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According to a report by the Associated Press, the European Commission, executive arm of the European Union (EU), raided offices of the oil and gas companies earlier this week. The raid at Statoil's headquarters in Norway, which is not an EU member, was carried out with the assistance of Norwegian antitrust officials.
London-based Platts, an oil price reporting agency, is also reportedly under investigation.
"Commission officials carried out unannounced inspections at the premises of several companies active in and providing services to the crude oil, refined oil products and biofuels sectors," the European Commission said in a statement released yesterday. It did not identify the companies under investigation, but did express concerns that the companies in question "may have colluded in reporting distorted prices," which determine the market cost of certain energy products in Europe and worldwide.
"Even small distortions of assessed prices may have a huge impact on the prices of crude oil, refined oil products and biofuels purchases and sales, potentially harming final consumers," the Commission continued.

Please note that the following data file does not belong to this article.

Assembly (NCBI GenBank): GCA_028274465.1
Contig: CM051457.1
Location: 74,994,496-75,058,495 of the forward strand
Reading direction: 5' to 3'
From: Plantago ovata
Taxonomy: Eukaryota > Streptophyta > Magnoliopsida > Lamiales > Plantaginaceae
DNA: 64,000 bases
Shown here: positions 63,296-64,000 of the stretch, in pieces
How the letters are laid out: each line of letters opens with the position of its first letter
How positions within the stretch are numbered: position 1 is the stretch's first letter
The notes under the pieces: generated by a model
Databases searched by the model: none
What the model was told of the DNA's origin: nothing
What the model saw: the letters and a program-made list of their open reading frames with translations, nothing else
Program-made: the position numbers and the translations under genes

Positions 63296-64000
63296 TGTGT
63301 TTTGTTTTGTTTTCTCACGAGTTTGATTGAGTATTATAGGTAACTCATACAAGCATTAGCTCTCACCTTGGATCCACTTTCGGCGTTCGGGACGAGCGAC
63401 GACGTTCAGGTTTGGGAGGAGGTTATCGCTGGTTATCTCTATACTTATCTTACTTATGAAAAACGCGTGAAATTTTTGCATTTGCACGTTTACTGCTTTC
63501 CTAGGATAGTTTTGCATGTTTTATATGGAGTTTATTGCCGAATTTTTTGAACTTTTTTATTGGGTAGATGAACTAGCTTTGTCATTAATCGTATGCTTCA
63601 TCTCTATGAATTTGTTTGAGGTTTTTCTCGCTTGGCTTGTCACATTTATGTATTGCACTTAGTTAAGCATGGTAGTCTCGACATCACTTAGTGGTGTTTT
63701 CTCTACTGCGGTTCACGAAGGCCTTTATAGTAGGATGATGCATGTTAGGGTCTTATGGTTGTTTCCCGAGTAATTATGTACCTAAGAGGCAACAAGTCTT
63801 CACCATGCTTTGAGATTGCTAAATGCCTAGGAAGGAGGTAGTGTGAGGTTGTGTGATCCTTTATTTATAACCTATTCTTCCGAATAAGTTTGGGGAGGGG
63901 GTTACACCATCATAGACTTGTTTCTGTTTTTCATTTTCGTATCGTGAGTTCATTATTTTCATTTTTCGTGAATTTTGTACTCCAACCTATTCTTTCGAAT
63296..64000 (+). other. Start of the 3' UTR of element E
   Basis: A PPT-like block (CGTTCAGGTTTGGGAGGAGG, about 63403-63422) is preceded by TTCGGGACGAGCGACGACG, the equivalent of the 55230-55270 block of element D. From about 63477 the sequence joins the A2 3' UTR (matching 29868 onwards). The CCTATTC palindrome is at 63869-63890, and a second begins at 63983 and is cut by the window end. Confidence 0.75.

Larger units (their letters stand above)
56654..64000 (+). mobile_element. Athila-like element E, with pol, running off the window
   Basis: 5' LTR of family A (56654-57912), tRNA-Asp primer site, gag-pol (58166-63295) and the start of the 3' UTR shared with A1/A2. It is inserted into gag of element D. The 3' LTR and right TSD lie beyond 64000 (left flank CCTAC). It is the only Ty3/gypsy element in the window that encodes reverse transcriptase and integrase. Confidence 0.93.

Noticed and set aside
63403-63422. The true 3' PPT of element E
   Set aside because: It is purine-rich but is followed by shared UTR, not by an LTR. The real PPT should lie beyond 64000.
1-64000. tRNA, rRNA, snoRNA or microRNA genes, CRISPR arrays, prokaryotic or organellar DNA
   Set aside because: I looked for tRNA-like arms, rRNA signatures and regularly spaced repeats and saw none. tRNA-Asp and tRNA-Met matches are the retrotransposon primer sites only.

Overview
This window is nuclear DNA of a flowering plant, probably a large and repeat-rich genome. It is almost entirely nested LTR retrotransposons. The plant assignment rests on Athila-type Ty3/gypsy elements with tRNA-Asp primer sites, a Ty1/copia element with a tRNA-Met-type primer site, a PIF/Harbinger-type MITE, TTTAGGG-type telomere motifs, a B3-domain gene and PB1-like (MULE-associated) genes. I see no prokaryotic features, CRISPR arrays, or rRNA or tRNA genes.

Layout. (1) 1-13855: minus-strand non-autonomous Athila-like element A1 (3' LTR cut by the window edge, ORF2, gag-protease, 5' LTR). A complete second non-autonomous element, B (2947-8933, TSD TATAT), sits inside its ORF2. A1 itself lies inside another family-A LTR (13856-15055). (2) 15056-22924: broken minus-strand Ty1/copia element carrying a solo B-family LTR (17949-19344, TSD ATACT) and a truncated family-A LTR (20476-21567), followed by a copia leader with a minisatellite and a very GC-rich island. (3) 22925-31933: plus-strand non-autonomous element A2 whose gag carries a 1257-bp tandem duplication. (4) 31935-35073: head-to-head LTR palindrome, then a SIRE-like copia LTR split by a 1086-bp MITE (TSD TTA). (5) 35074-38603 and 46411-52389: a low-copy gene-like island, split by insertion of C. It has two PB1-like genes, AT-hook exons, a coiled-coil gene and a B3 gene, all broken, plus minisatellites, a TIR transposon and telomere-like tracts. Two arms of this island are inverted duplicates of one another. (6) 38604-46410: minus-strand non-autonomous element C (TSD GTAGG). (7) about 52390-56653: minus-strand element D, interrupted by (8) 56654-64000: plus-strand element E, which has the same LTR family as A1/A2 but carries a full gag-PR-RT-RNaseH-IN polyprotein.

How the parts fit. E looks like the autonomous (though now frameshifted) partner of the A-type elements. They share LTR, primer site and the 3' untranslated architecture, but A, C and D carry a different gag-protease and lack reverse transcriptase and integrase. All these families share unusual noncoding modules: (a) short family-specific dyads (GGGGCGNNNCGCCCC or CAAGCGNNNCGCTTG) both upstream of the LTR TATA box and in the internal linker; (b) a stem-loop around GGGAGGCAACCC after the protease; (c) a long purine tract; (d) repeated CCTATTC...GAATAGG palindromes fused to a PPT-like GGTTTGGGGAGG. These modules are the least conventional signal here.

BP, Shell, Statoil and Platts identified themselves as targets of the inquiry, with BP and Shell adding that they are cooperating with authorities.
"We are cooperating fully with the investigation and are unable to comment further at this time," BP said in a statement.
The European Commission said it is also investigating whether the targeted companies may have "prevented others from participating in the price assessment process, with a view to distorting published prices." It added that while EU antitrust officials are permitted to perform unannounced inspections of a company's offices as a preliminary step in an investigation, this does not mean the companies are guilty of any wrongdoing.
There is no current deadline for completion of the European Commission's investigation, according to the AP report.